Yes, but so is taking an airplane flight, climbing a ladder to change a light bulb, and driving your car to the grocery store. The vast majority of heart operations done in this country have excellent outcomes. As a surgeon, I don’t use the term “dangerous,” but instead I talk to my patients about “risks.” Virtually everything we do in life has risks, and heart surgery is no different. Generally, doctors advise a patient to have heart surgery when the risks of not having surgery are greater than the risks of having the surgery. The probability of a bad outcome with heart surgery is, to some extent, related to the complexity of the operation required. Most of the risk, however, is determined by the patient’s status going into the surgery. Does the patient have a lot of other chronic medical problems? Is the surgery an emergency? Is the patient elderly or frail? All of those factors, and others, are added together to determine the individual’s risk. If you are being considered for heart surgery, your surgeon should have a discussion with you about the risks and benefits of surgery, prior to the operation.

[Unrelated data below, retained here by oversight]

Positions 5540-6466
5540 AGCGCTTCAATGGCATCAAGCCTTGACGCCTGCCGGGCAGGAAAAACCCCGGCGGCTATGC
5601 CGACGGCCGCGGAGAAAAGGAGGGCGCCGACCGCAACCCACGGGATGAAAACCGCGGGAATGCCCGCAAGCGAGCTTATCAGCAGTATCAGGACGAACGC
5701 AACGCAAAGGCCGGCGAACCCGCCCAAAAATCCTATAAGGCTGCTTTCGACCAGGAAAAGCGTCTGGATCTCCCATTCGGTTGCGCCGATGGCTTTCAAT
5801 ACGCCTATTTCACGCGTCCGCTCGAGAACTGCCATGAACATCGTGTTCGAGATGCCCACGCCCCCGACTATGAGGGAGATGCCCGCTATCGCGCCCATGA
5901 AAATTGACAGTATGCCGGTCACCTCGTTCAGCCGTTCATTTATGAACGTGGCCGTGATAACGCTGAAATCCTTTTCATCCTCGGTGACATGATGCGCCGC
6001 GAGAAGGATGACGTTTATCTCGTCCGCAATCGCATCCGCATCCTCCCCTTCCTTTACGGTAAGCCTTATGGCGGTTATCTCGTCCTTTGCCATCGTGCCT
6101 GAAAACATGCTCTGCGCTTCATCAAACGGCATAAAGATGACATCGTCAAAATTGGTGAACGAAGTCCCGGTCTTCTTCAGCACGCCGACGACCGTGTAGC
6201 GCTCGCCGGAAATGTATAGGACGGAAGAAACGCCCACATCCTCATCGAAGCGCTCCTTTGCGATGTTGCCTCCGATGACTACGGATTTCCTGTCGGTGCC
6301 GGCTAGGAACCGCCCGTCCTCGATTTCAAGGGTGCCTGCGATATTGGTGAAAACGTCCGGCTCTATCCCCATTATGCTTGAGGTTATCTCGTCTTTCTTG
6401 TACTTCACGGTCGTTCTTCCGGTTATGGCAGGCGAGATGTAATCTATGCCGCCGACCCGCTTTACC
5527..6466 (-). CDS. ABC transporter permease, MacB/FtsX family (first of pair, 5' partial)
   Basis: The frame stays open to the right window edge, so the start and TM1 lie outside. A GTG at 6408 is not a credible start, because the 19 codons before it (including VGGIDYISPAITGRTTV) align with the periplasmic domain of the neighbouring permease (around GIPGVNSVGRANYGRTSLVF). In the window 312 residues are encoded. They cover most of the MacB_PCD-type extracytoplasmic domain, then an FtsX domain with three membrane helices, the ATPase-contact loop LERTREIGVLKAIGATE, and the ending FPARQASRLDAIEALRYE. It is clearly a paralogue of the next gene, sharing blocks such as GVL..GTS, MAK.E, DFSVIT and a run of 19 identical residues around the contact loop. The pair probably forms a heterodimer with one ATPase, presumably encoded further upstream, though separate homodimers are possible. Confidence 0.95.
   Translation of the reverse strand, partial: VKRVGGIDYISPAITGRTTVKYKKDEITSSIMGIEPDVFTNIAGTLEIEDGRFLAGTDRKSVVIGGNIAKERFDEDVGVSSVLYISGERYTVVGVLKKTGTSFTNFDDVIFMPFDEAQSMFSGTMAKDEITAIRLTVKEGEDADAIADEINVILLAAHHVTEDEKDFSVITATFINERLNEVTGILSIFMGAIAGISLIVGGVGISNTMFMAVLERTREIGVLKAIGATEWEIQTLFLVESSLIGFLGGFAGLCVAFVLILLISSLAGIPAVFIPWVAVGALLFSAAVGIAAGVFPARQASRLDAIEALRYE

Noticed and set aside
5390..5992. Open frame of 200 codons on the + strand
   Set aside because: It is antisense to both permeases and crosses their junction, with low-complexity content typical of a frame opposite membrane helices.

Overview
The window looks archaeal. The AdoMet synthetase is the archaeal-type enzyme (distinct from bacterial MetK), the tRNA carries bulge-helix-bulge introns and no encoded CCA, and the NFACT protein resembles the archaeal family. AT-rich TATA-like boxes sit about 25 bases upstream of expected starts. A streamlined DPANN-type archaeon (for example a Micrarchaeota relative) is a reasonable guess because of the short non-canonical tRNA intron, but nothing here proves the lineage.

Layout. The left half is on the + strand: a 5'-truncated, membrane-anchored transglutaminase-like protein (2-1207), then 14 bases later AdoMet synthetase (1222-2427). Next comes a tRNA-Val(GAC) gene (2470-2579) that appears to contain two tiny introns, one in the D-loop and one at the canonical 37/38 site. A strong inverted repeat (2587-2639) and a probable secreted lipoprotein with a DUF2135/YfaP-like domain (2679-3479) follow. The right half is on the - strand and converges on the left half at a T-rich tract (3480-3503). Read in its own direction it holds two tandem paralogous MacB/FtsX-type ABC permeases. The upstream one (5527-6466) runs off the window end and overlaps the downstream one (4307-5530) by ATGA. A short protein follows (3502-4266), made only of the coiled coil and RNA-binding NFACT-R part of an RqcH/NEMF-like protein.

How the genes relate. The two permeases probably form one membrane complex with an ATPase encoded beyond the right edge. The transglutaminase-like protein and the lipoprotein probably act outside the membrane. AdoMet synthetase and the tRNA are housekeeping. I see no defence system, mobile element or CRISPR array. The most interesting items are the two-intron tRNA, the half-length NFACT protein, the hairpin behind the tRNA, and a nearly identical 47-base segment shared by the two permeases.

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While every type of surgery carries some risks, it is important to note cardiac bypass surgery has been well-studied and heart surgeons receive years of specialized training. Bypass surgery is only performed on serious, life-threatening disease, in response to emergency symptoms, such as shortness of breath, chest pain (angina) or discomfort in the arms, neck or jaw, and when imaging tests confirm the presence of dangerously blocked arteries.
More than 95 percent of people who undergo bypass surgery do not experience serious complications. For patients with advanced heart disease, it is more dangerous not to undergo bypass surgery if doctors have recommended it to restore blood flow. This is because the disease that blocked the vessels is progressive and will get worse, likely leading to blockages so substantial they starve the heart of oxygen and can cause disability or death.